On Tuesday night, we were treated to yet another example of Yordano Ventura’s desire to start fights.
The fuse was lit in the second inning when Ventura threw a couple of fastballs up and in to Manny Machado, who responded with a stiff glare and some trash talk after he flew out. Then in the fifth inning and trailing 5-1, Ventura sent a fastball at 99 MPH — his fastest pitch of the night — right into Machado’s back.
A melee ensued. Machado immediately charged at Ventura, hit him with a right and then basically DDT’ed Ventura into the mound. It was ugly and it certainly could have been avoided.
But this is what Yordano Ventura does when he’s not striking batters out at a declining rate or issuing walks at a rising rate. A similar incident occurred last April when Ventura, once again on the losing side of things, decided to drill Brett Lawrie with a 99 MPH fastball.
A week before that, Ventura got in Mike Trout’s face for … some reason. In his start directly following the Lawrie beaning, Ventura instigated a brawl with the White Sox after mouthing off to Adam Eaton because … I really don’t know why. It’s quite difficult to identify Ventura’s modus operandi all the time. He was tagged with a seven-game suspension for his role in that donnybrook, a ban that felt like a make-up call on MLB’s part after it only fined Ventura for throwing at Lawrie.
And now he has done it again to one of the biggest stars in the game. Already frustrated with the look of his box score, Ventura decided to take it out on Machado at ninety-freaking-nine miles per hour.
What’s to come of this? It’s tough to say. Baseball has sent a message in recent years with its penalties — or lack thereof — for beanball pitchers. Since the start of 2012, only two pitchers have been suspended more than six games for intentionally throwing at batters. That’s one fewer than the number of pitchers who have received such suspensions for using pine tar. The Diamondbacks’ Ian Kennedy set the recent high-water mark in 2013 when he was banned for 10 games after throwing at the heads of Yasiel Puig and Zack Greinke.
Perhaps Ventura won’t get 10 games (I mean, he tried to hurt only one batter). But he should. He is now a repeat offender, choosing on multiple occasions to throw as hard as he can with the intention of inflicting pain on another baseball player. The fact that he did it to an MVP-level player this time should carry some weight as well.
Ventura was compared to Pedro Martinez as he made his way through the minors for his delivery, slight build, eye-popping velocity and nasty offspeed stuff. He’s got another thing in common with Martinez now*. People romanticize how Pedro would pitch inside and intimidate hitters. Shortly following the brawl, I heard some TV broadcaster say, in relation to Ventura, at least Martinez never tried to hurt anyone (Hey, Gerald Williams! Hi there, Karim Garcia!).
That is ridiculous. This shouldn’t be dolled up “old school” baseball. This is dangerous and could be construed as criminal. Yordano Ventura can continue to jabber and piss off opponents and likely some of his teammates when he tries to get under a batter’s skin. The larger issue is the 25-year-old has hit a batter in consecutive years on purpose with a 99 MPH fastball. That really, really needs to be seen as more egregious than scuffing the ball with pine tar.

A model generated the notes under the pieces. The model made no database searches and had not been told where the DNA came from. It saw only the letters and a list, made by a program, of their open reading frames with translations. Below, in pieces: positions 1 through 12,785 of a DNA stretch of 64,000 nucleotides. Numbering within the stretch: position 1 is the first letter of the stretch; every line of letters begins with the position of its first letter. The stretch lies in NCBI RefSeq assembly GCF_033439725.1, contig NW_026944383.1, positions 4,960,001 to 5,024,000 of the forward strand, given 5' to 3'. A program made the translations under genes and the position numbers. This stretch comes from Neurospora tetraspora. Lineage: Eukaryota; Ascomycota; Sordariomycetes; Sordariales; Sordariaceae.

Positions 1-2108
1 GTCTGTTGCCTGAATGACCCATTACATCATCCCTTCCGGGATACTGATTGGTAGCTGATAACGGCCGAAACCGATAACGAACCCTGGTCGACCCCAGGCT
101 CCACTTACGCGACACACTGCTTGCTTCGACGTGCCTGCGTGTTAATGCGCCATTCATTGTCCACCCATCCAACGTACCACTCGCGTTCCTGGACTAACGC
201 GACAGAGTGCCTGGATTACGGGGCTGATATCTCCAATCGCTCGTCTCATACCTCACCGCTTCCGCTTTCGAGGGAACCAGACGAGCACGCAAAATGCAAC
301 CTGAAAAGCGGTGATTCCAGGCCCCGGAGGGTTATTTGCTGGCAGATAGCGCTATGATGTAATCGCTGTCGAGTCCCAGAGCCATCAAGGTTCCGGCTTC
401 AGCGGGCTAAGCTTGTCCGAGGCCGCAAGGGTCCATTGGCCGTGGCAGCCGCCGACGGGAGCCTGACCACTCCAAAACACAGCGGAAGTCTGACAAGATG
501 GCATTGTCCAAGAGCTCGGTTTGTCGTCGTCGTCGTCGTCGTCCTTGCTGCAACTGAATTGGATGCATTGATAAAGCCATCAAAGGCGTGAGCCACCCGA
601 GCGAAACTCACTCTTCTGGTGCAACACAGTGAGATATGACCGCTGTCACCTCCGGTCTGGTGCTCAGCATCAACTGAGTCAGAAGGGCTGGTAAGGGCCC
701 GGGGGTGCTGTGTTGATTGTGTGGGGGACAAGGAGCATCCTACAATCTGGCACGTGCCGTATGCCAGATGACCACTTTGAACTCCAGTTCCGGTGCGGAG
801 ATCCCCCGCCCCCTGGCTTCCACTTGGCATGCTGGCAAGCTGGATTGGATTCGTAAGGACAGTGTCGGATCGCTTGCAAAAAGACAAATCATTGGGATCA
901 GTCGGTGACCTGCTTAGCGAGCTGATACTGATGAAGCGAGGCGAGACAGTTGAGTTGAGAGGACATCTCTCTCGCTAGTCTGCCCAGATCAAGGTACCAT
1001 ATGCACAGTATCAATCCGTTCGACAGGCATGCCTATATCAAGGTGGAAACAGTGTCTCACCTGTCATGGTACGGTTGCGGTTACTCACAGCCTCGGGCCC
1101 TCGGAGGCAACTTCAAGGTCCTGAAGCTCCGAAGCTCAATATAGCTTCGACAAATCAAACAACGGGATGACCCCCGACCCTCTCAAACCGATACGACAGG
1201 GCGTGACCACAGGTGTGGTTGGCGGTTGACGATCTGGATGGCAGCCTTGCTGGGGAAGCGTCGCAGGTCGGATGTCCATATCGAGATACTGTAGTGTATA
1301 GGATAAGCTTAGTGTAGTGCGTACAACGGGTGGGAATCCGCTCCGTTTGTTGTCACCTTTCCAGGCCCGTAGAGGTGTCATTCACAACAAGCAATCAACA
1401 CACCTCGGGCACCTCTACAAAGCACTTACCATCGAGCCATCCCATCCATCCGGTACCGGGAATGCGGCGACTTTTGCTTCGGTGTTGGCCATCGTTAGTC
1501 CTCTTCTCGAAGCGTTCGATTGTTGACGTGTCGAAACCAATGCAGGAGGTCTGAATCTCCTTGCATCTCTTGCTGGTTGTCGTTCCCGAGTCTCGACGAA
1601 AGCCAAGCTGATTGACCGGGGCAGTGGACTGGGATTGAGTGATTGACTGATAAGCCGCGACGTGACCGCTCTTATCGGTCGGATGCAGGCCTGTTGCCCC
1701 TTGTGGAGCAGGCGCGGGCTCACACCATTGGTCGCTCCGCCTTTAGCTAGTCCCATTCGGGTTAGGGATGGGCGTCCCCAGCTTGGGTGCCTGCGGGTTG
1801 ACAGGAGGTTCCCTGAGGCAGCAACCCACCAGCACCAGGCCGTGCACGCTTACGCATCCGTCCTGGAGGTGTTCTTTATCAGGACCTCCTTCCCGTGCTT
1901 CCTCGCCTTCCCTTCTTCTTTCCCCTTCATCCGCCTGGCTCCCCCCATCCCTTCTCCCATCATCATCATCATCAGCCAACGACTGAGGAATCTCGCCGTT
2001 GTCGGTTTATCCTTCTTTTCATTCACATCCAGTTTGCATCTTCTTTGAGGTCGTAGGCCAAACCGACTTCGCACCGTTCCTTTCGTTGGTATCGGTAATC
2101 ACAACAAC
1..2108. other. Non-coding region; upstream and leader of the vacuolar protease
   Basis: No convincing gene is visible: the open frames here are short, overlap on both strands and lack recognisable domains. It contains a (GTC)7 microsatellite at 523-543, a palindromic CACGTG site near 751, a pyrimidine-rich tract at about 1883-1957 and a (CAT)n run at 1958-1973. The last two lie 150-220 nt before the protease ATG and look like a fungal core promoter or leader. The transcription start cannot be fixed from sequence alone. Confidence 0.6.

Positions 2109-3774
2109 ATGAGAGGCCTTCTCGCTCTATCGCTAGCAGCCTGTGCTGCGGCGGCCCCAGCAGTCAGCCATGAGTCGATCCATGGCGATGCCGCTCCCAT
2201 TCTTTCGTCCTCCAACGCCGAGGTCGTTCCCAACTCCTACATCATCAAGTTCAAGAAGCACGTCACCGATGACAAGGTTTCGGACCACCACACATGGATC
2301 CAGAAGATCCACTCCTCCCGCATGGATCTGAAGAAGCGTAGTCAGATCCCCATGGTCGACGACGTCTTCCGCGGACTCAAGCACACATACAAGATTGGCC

*Actually, an affection for the beanball should be considered the only thing Ventura and Martinez share as pitchers currently because Yordano has been one of the league’s worst on the bump this season and hasn’t come close to living up to the hype.
On Friday night, the Angels beat the Royals tonight, 9-7. Mike Trout helped out with a couple of hits in six at-bats with a run scored.
It marked a small milestone for Trout as he has now played in a full season’s worth of games. Much like how everyone critiques what a president does during his first 100 days in office, here’s just a handful of things “The Supernatural” has done during his first 162 days on the field.
First, the basic slash line: .309/.374/.531.
In words, really, really good. Even better when you consider that includes Trout’s 40-game stint from 2010 during which he hit. 200 and OPS’ed less than .700. It just shows you how ridiculous he has been this season.
It’s the ultimate in random endpoints, and we have no idea where Trout will go from here; he may have a degenerative leg condition for all we know, like Bo Jackson. But Trout is one of just 34 players with at least 600 career plate appearances to post a career .300/.370/.530 line.
Surely some have reached those marks before only to fall back, but level with me here. Twenty-two of the players on that list are retired and 17 of them are in the Hall of Fame. Mike Piazza will be in time. Of the 11 other active players, I would put eight in the Hall right now, steroids controversies aside.
Drawing a line from Point A to Point B … get Mike Trout to Cooperstown, N.Y. right now!
OK, whatever … put him on standby.
If tonight’s MLB All-Star Game wasn’t going to be very captivating, then all I hoped for was some oddities I could write about.
Unfortunately, the former was true. If you missed anything after the fourth inning, you honestly didn’t miss anything. Luckily, the game was such a blowout that a few unique things did take place. So here are some words about … whatever this was.
The 8-0 final represented the first All-Star game shutout since 1996 when the NL won, 6-0. It was the largest run differential in an ASG — oh, don’t forget the freaking hashtag! — since 1983. Fred Lynn’s grand slam helped lead the AL to a 13-3 victory.
Justin Verlander allowed five runs in the first inning. Well, it would have been four if Prince Fielder had given the slightest attempt at picking that one-hop throw from Derek Jeter. Regardless, those five runs were one less than Verlander has allowed in 18 first innings this entire season.